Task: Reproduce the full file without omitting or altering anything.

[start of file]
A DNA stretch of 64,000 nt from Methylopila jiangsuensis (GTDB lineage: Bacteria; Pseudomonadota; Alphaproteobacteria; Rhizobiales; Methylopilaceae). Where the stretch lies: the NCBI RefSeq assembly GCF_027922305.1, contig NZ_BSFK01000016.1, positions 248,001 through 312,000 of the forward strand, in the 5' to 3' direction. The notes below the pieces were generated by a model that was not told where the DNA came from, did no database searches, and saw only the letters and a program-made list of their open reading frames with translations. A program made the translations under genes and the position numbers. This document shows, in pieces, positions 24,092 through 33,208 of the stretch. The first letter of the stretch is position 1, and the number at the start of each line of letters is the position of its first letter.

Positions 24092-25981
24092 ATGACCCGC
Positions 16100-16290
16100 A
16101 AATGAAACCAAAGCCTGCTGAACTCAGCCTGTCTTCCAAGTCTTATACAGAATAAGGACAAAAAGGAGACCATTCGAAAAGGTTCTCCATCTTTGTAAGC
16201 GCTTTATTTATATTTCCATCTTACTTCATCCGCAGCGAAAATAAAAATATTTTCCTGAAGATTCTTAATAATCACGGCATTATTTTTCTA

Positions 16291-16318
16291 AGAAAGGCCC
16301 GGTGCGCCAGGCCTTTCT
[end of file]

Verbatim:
A DNA stretch of 64,000 nt from Methylopila jiangsuensis (GTDB lineage: Bacteria; Pseudomonadota; Alphaproteobacteria; Rhizobiales; Methylopilaceae). Where the stretch lies: the NCBI RefSeq assembly GCF_027922305.1, contig NZ_BSFK01000016.1, positions 248,001 through 312,000 of the forward strand, in the 5' to 3' direction. The notes below the pieces were generated by a model that was not told where the DNA came from, did no database searches, and saw only the letters and a program-made list of their open reading frames with translations. A program made the translations under genes and the position numbers. This document shows, in pieces, positions 24,092 through 33,208 of the stretch. The first letter of the stretch is position 1, and the number at the start of each line of letters is the position of its first letter.

Positions 24092-25981
24092 ATGACCCGC
Positions 16100-16290
16100 A
16101 AATGAAACCAAAGCCTGCTGAACTCAGCCTGTCTTCCAAGTCTTATACAGAATAAGGACAAAAAGGAGACCATTCGAAAAGGTTCTCCATCTTTGTAAGC
16201 GCTTTATTTATATTTCCATCTTACTTCATCCGCAGCGAAAATAAAAATATTTTCCTGAAGATTCTTAATAATCACGGCATTATTTTTCTA

Positions 16291-16318
16291 AGAAAGGCCC
16301 GGTGCGCCAGGCCTTTCT